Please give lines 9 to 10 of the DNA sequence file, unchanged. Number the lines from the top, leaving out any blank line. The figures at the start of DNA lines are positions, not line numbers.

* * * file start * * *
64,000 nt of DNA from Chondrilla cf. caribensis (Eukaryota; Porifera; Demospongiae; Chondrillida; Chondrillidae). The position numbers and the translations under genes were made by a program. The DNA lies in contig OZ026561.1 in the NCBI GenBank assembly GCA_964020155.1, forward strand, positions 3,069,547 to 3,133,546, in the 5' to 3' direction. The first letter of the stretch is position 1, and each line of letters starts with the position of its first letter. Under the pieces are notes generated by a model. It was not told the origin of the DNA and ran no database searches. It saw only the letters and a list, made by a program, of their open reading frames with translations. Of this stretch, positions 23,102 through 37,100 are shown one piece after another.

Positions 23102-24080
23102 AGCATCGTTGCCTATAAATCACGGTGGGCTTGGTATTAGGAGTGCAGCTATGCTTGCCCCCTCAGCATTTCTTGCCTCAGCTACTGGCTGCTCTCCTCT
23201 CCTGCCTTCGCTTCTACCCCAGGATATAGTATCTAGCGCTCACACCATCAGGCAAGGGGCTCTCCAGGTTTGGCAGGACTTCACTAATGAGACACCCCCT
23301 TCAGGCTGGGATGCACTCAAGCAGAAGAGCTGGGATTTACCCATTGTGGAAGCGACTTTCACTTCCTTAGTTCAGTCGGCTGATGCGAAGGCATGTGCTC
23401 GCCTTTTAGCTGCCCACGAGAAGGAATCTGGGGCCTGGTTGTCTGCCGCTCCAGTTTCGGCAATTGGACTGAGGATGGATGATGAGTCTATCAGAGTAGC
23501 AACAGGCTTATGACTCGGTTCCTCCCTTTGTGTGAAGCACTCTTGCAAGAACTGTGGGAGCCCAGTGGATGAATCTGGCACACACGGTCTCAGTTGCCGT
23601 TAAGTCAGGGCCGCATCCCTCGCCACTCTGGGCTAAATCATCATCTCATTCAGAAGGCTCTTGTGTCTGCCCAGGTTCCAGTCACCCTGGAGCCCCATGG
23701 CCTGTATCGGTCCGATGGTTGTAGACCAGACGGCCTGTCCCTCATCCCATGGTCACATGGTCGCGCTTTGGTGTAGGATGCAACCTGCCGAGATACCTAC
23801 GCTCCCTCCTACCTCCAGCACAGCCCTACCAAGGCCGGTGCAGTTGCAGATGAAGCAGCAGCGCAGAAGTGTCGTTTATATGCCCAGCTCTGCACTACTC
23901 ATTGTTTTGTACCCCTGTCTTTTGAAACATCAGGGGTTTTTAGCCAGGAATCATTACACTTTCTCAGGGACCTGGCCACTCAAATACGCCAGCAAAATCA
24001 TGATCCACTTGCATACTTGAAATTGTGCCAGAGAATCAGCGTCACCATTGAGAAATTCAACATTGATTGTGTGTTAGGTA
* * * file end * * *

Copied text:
23701 CCTGTATCGGTCCGATGGTTGTAGACCAGACGGCCTGTCCCTCATCCCATGGTCACATGGTCGCGCTTTGGTGTAGGATGCAACCTGCCGAGATACCTAC
23801 GCTCCCTCCTACCTCCAGCACAGCCCTACCAAGGCCGGTGCAGTTGCAGATGAAGCAGCAGCGCAGAAGTGTCGTTTATATGCCCAGCTCTGCACTACTC